If we want to pay for our parents/grandparents expensive healthcare because they are living longer and consuming more-lets start that conversation. Because everything else is expensive too (the fee we pay for our 401(k) for instance) Maybe we get more stuff in our cars these days-you economists say that in real terms stuff is cheaper these days because of all the safety and convenience technology brings us, but a $30,000 car is still expensive so why wouldn’t we want to pay more to live longer?

      I am not an economist but economist’s track records have not been much to crow about – it does seem that when the government gets involved in anything, costs go up.

    • Am I wrong in concluding from the graphs that we spend a lot of money finding out earlier that we need to buy very expensive treatments that reduce our quality of life so we can live a year or two longer…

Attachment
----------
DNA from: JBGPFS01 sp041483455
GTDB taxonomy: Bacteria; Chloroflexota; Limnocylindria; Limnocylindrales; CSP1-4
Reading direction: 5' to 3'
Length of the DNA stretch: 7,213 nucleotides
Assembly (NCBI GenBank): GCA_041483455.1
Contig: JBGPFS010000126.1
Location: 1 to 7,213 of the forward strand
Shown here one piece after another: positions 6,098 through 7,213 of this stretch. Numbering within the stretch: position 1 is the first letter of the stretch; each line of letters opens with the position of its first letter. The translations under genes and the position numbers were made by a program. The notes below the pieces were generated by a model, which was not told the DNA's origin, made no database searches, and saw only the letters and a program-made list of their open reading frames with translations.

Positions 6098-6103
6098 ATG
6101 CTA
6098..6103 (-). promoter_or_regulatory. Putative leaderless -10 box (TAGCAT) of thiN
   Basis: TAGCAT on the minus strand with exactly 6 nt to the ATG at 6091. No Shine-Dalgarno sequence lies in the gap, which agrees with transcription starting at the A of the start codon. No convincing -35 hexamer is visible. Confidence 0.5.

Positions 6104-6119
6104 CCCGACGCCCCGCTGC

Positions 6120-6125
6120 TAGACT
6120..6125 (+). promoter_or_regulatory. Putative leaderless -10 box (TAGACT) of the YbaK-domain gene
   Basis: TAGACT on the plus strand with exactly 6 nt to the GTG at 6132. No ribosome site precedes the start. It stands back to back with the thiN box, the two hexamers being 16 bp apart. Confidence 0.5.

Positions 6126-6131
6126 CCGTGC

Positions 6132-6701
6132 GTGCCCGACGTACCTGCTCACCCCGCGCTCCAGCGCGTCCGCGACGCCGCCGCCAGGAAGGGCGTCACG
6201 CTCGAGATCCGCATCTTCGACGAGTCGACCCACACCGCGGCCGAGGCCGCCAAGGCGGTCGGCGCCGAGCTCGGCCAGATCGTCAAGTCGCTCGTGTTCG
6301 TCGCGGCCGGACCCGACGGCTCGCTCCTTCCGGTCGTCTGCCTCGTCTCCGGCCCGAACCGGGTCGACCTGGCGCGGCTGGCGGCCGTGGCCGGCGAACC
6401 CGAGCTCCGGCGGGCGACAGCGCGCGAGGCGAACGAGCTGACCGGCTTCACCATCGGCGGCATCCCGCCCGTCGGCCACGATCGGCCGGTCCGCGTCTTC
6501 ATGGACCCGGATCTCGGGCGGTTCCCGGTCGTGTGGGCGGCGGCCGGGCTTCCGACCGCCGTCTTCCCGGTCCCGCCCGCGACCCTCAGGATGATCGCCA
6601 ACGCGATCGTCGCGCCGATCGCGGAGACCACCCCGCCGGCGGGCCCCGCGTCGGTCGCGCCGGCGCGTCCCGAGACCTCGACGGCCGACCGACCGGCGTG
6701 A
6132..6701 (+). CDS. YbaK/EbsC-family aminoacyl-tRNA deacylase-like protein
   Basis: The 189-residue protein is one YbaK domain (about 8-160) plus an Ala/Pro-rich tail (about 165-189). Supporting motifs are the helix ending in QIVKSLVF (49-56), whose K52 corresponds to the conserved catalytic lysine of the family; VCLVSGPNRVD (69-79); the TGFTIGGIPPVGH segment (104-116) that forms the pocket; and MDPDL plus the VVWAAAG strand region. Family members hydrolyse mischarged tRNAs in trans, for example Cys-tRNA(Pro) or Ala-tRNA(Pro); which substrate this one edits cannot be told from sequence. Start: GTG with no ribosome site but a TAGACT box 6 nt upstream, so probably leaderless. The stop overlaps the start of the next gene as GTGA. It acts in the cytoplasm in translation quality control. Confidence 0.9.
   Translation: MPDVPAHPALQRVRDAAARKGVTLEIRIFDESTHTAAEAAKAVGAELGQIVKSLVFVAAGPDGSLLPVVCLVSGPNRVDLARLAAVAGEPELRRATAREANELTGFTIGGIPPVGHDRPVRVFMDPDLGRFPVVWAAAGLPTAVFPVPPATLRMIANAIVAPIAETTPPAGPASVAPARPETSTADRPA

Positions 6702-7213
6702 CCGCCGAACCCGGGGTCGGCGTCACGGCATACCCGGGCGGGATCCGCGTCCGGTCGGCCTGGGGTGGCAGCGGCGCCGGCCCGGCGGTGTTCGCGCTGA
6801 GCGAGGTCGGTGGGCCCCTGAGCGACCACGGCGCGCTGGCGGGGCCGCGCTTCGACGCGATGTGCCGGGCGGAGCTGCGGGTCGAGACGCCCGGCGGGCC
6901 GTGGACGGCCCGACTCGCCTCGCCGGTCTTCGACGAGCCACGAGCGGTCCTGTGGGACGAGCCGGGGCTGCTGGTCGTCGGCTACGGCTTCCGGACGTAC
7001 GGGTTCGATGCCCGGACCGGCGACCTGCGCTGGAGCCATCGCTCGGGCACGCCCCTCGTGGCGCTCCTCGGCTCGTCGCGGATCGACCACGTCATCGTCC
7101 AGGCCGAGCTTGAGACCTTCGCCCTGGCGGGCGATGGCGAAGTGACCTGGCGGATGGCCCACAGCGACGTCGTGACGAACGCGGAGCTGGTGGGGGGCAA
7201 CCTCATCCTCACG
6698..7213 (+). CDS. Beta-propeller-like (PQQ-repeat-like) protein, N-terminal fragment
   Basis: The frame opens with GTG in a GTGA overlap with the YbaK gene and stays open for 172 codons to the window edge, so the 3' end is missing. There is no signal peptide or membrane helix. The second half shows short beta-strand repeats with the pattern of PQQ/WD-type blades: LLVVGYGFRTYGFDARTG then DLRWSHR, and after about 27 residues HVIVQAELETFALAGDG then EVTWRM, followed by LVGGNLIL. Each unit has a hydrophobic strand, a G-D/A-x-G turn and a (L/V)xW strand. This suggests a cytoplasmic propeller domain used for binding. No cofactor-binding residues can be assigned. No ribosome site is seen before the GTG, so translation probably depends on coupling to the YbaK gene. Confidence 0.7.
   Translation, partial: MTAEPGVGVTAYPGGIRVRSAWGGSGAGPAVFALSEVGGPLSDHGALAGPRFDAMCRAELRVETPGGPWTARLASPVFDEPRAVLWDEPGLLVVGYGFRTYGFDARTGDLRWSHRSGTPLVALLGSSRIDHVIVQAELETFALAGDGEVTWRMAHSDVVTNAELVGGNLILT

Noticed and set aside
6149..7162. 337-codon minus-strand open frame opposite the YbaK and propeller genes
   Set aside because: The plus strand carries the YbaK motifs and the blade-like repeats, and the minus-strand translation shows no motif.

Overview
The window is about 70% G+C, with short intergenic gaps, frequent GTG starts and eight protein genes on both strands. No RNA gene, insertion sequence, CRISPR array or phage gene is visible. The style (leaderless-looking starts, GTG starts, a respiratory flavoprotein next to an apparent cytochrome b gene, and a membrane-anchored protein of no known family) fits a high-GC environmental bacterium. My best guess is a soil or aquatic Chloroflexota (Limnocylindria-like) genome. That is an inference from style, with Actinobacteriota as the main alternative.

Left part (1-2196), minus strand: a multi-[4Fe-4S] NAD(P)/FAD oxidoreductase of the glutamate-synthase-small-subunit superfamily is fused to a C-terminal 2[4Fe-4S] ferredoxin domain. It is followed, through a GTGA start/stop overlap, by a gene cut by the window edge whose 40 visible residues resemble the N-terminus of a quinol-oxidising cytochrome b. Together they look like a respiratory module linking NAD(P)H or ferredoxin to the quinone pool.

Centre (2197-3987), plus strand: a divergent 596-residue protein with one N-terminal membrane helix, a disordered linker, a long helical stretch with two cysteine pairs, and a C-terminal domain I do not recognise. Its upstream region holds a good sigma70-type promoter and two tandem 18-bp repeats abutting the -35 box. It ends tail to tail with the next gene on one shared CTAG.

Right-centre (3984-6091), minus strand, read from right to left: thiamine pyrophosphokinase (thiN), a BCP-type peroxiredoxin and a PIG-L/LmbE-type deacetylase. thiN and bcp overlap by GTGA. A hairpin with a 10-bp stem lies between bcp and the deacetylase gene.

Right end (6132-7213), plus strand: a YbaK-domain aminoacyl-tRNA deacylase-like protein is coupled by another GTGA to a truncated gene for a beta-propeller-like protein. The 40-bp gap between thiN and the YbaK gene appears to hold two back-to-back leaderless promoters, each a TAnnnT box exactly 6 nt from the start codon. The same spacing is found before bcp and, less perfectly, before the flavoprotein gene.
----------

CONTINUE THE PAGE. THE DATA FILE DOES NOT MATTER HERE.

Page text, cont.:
Maybe I am too cynical to matter…

      For the record I am a 65 year old male and WILL NOT accept any chemo or radiation therapy if and when I am found to have cancer or some other horrible condition – my living will reflects this…

      I want to be alert and responsive and me for my wife, children and grandchildren

      • I agree with your attitude. Robin Hanson says that we give healthcare to show we care rather than to help.

        For the record I am a 65 year old male and WILL NOT accept any chemo or radiation therapy if and when I am found to have cancer or some other horrible condition – my living will reflects this…

        I am curious, if your doctor discovers that you have cancer would like for him to not tell you? Sometimes I think that it would best to not know.

        • Flo…

          As to your last question my answer is different today than it was a year to two ago…

          I am more at peace with the idea that my life will end at some point – and that having an idea of when that might be if a Doctor found a problem might make preparing for that day a bit easier for me and my family – so yes I would like to know…

          AND I am determined to live a great life as long as possible – 95+ if that is what I am able to do…

          I am a huge fan of Robin Hanson – and greatly wish his voice got a wider consideration.